- Viral Conjunctivitis is most commonly caused by contagious viruses associated with the common cold. The primary means of contracting this is through exposure to coughing or sneezing by persons with upper respiratory tract infections. It can also occur as the virus spreads along the body’s own mucous membranes connecting lungs, throat, nose, tear ducts, and conjunctiva.
- Ophthalmia Neonatorum is a severe form of bacterial conjunctivitis that occurs in newborn babies. This is a serious condition that could lead to permanent eye damage unless it is treated immediately. Ophthalmia neonatorum occurs when an infant is exposed to Chlamydia or gonorrhea while passing through the birth canal.
Chemical Conjunctivitis can be caused by irritants like air pollution, chlorine in swimming pools, and exposure to noxious chemicals.
How is conjunctivitis diagnosed?Conjunctivitis can be diagnosed through a comprehensive eye examination. Testing, with special emphasis on evaluation of the conjunctiva and surrounding tissues, may include:
- Patient history to determine the symptoms the patient is experiencing, when the symptoms began, and the presence of any general health or environmental conditions that may be contributing to the problem.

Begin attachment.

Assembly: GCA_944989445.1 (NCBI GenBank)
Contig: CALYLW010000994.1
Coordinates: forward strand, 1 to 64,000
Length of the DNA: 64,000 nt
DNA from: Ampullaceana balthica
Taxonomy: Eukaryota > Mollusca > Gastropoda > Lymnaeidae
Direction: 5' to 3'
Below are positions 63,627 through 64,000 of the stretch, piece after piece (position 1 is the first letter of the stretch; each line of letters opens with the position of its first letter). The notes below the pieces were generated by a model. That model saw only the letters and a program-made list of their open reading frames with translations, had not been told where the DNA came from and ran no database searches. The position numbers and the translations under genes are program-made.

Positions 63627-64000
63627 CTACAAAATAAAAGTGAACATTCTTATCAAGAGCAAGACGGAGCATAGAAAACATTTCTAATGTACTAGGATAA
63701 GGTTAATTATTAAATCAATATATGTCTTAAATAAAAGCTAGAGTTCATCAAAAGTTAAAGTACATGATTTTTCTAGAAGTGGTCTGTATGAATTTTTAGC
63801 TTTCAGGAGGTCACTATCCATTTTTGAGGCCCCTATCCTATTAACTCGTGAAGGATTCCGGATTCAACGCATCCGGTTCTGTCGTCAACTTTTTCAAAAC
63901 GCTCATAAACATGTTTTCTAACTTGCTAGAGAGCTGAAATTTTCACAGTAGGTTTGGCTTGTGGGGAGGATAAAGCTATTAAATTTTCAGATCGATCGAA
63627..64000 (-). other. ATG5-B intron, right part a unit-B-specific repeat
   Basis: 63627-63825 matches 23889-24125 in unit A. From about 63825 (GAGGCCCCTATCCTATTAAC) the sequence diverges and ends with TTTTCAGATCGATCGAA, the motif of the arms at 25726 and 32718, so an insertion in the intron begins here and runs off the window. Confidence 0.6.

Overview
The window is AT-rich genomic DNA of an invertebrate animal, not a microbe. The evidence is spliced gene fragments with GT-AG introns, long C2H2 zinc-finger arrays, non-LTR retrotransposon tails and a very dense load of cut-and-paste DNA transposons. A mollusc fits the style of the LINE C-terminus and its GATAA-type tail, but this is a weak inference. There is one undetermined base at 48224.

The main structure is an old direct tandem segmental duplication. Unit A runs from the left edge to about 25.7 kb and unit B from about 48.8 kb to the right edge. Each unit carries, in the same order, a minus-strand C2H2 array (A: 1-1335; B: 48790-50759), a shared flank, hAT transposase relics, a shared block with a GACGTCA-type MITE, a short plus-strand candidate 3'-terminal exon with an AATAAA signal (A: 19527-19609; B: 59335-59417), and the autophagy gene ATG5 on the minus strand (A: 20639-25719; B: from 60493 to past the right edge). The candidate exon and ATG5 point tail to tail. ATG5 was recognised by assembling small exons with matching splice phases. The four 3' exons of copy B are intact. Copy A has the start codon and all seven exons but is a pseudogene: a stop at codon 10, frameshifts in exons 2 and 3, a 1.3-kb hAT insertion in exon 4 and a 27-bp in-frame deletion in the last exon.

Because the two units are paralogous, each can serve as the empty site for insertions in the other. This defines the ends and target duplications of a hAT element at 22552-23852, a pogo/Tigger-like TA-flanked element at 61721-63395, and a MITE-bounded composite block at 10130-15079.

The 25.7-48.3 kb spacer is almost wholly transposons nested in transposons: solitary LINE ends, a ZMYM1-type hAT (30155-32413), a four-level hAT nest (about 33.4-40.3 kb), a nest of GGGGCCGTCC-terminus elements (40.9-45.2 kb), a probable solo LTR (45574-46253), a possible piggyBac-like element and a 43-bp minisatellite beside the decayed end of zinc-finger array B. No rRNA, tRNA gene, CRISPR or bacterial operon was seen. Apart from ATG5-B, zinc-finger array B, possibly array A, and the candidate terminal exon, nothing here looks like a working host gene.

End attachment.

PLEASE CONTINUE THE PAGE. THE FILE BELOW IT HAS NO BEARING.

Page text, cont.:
- Visual acuity measurements to determine the extent to which vision may be affected.
- Evaluation of the conjunctiva and external eye tissue using bright light and magnification.
- Evaluation of the inner structures of the eye to ensure that no other tissues are affected by the condition.
- Supplemental testing may include taking cultures or smears of conjunctival tissue, particularly in cases of chronic conjunctivitis or when the condition is not responding to treatment.
Using the information obtained from these tests, your optometrist can determine if you have conjunctivitis and advise you on treatment options.
How is conjunctivitis treated?
Treatment of conjunctivitis is directed at three main goals:
- To increase patient comfort.
- To reduce or lessen the course of the infection or inflammation.
- To prevent the spread of the infection in contagious forms of conjunctivitis.